Mangalore, the city of trade and commerce, is located at 12.87 degree North to 74.88 degree East in the Dakshina Kannada district of Karnataka.
Mangalore has an average elevation of 22 metres above mean sea level. It is the administrative headquarters of the Dakshina Kannada district, the largest urban coastal center of Karnataka, and the fourth largest city in the state.
Mangalore, the place of forts, palaces and the temples is situated on the west coast of India, and is bounded by the Arabian Sea to its west and the Western Ghats to its east. Mangalore city, as a municipal entity, spans an area of 200 square kilometres. Mangalore experiences moderate to gusty winds during day time and gentle winds at night.
Climate of Mangalore
Mangalore has a tropical monsoon climate and is under the direct influence of the Arabian Sea branch of the southwest monsoon. Mangalore receives about 95 per cent of its total annual rainfall within a period of about six months from May to October, while remaining extremely dry from December to March. The annual precipitation in Mangalore is 3,479 millimetres. The humidity is approximately 75 per cent on average, and peaks during May, June and July. The maximum average humidity is 93 per cent in July and average minimum humidity is 56 per cent in January. From December to February, the temperatures during the day time ranges below 30 degree Celsius and drop to about 19 degree Celsius at night. This season is soon followed by a hot summer, from March to May, when temperatures rise as high as 38 degree Celsius. The summer gives way to the monsoon season, when the city experiences more precipitation than most urban centres in India, due to the Western Ghats. The rainfall is about 4,000 millimetres. The rains subsided in September, with the occasional rainfall in October.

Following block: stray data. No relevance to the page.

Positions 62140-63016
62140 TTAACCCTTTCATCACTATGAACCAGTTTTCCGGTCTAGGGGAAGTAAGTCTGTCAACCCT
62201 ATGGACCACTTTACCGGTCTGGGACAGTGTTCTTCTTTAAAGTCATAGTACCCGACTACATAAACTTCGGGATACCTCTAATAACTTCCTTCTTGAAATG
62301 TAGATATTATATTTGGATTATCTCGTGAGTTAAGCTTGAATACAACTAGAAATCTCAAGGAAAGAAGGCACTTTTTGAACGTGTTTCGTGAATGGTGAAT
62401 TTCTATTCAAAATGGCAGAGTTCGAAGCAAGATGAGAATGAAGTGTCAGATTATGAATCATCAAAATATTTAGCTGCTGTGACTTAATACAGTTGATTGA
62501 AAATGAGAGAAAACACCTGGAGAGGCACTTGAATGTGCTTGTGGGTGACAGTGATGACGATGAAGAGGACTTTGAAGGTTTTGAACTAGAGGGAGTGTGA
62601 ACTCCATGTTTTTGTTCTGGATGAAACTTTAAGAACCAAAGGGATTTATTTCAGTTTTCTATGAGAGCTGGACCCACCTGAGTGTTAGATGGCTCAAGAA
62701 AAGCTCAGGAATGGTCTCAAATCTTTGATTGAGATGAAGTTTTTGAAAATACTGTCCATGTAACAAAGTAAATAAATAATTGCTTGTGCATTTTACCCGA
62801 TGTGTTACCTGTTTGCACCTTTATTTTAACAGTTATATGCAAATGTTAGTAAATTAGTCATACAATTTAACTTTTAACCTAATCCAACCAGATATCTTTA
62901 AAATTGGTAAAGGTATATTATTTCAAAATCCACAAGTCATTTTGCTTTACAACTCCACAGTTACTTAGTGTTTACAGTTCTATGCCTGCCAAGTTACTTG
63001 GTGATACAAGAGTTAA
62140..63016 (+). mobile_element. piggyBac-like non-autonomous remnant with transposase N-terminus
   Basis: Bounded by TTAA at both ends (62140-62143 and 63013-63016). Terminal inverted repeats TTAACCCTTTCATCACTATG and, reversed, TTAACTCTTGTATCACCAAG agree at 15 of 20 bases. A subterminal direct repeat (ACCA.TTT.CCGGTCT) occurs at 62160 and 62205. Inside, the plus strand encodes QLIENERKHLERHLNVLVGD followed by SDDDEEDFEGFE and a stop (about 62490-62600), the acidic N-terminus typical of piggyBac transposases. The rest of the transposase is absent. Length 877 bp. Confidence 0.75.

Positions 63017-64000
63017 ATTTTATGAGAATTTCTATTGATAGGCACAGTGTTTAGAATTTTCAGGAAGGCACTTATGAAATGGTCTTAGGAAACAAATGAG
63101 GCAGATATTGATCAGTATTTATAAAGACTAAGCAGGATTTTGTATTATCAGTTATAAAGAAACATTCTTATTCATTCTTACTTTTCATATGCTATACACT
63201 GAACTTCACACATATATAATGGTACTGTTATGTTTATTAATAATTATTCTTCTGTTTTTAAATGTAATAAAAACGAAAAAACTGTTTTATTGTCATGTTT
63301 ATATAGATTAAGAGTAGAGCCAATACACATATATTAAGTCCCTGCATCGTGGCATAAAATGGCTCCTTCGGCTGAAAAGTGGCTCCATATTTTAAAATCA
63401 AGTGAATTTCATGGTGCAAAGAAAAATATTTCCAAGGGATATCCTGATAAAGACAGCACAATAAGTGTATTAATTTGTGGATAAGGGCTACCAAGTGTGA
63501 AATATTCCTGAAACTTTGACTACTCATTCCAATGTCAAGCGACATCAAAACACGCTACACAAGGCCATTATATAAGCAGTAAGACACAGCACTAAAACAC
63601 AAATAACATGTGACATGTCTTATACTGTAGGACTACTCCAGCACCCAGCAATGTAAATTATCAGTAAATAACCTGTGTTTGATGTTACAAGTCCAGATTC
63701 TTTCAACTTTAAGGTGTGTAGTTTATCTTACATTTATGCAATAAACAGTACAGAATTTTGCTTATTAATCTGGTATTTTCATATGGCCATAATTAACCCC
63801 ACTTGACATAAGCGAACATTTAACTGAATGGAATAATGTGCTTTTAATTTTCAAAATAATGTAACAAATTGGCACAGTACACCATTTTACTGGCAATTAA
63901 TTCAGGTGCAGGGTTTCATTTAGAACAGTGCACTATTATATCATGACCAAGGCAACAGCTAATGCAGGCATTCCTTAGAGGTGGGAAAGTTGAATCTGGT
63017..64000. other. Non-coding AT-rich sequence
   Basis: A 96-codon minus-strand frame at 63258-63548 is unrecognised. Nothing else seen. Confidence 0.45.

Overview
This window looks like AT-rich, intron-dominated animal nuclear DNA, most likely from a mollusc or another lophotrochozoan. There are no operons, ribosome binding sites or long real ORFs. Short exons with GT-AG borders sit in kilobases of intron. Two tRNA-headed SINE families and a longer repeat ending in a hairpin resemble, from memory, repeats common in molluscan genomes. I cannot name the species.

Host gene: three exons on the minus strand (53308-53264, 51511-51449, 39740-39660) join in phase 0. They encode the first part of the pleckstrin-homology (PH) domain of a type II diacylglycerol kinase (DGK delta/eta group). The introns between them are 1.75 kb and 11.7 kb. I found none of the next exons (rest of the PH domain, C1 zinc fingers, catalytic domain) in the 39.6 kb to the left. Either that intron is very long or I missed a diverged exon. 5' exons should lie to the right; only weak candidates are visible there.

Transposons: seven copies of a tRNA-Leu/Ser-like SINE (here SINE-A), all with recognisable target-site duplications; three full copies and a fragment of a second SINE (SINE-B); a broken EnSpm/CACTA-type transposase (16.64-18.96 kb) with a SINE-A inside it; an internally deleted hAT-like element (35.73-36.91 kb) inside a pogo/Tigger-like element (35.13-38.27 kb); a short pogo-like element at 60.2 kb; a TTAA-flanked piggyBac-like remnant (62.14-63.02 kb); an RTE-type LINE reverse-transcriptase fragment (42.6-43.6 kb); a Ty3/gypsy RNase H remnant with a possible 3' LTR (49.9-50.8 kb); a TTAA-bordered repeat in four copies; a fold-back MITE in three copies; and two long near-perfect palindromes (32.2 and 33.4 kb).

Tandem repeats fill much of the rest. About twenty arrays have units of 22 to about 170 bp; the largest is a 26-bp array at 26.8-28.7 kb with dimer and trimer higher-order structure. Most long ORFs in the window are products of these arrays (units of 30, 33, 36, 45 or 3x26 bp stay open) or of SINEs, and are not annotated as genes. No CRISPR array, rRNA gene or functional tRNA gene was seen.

Topography of Mangalore
The topography of the city of Mangalore is plain up to 30 km inside the coast and changes to undulating hilly terrain sharply towards the east in Western Ghats. There are four hilly regions with natural valleys within the city. The geology of the city is characterised by hard laterite in hilly tracts and sandy soil along the seashore. Mangalore is defined as the earthquake prone zone.
Rivers of Mangalore
Mangalore lies on the backwaters of the Netravati River and Gurupura River. These rivers effectively encircle the city, with the Gurupura flowing around the north and the Netravti flowing around the south of the city. The rivers form an estuary at the south-western region of the city and subsequently flow into the Arabian Sea. Mangalore is often used as a staging point for traffic along the Malabar Coast. The coastline of the city is dotted with several beaches, such as Mukka, Panambur, Tannirbavi, Suratkal, and Someshwara.